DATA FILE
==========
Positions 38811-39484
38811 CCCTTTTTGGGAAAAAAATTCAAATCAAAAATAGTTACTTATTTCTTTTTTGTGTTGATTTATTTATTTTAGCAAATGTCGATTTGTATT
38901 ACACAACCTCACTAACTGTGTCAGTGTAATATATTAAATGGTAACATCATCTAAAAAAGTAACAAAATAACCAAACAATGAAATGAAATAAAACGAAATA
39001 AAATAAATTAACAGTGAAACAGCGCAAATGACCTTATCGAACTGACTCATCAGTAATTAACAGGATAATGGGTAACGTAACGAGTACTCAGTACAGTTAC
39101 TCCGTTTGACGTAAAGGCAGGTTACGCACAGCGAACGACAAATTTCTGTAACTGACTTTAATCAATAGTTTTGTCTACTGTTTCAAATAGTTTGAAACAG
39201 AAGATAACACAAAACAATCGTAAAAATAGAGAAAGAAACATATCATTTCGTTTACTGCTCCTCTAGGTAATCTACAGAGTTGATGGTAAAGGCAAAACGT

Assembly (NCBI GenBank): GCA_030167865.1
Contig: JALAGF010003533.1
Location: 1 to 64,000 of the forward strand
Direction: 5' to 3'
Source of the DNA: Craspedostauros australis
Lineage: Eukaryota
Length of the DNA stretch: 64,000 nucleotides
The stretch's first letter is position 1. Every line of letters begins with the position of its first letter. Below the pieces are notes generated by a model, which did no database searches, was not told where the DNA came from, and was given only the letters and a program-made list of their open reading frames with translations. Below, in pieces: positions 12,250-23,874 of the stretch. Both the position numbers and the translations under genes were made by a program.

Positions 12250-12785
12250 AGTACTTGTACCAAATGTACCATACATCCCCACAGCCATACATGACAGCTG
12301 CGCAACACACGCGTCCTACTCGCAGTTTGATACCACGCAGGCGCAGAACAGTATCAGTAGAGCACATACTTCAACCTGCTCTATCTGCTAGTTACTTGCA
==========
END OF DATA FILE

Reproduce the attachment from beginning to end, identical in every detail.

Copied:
Positions 38811-39484
38811 CCCTTTTTGGGAAAAAAATTCAAATCAAAAATAGTTACTTATTTCTTTTTTGTGTTGATTTATTTATTTTAGCAAATGTCGATTTGTATT
38901 ACACAACCTCACTAACTGTGTCAGTGTAATATATTAAATGGTAACATCATCTAAAAAAGTAACAAAATAACCAAACAATGAAATGAAATAAAACGAAATA
39001 AAATAAATTAACAGTGAAACAGCGCAAATGACCTTATCGAACTGACTCATCAGTAATTAACAGGATAATGGGTAACGTAACGAGTACTCAGTACAGTTAC
39101 TCCGTTTGACGTAAAGGCAGGTTACGCACAGCGAACGACAAATTTCTGTAACTGACTTTAATCAATAGTTTTGTCTACTGTTTCAAATAGTTTGAAACAG
39201 AAGATAACACAAAACAATCGTAAAAATAGAGAAAGAAACATATCATTTCGTTTACTGCTCCTCTAGGTAATCTACAGAGTTGATGGTAAAGGCAAAACGT

Assembly (NCBI GenBank): GCA_030167865.1
Contig: JALAGF010003533.1
Location: 1 to 64,000 of the forward strand
Direction: 5' to 3'
Source of the DNA: Craspedostauros australis
Lineage: Eukaryota
Length of the DNA stretch: 64,000 nucleotides
The stretch's first letter is position 1. Every line of letters begins with the position of its first letter. Below the pieces are notes generated by a model, which did no database searches, was not told where the DNA came from, and was given only the letters and a program-made list of their open reading frames with translations. Below, in pieces: positions 12,250-23,874 of the stretch. Both the position numbers and the translations under genes were made by a program.

Positions 12250-12785
12250 AGTACTTGTACCAAATGTACCATACATCCCCACAGCCATACATGACAGCTG
12301 CGCAACACACGCGTCCTACTCGCAGTTTGATACCACGCAGGCGCAGAACAGTATCAGTAGAGCACATACTTCAACCTGCTCTATCTGCTAGTTACTTGCA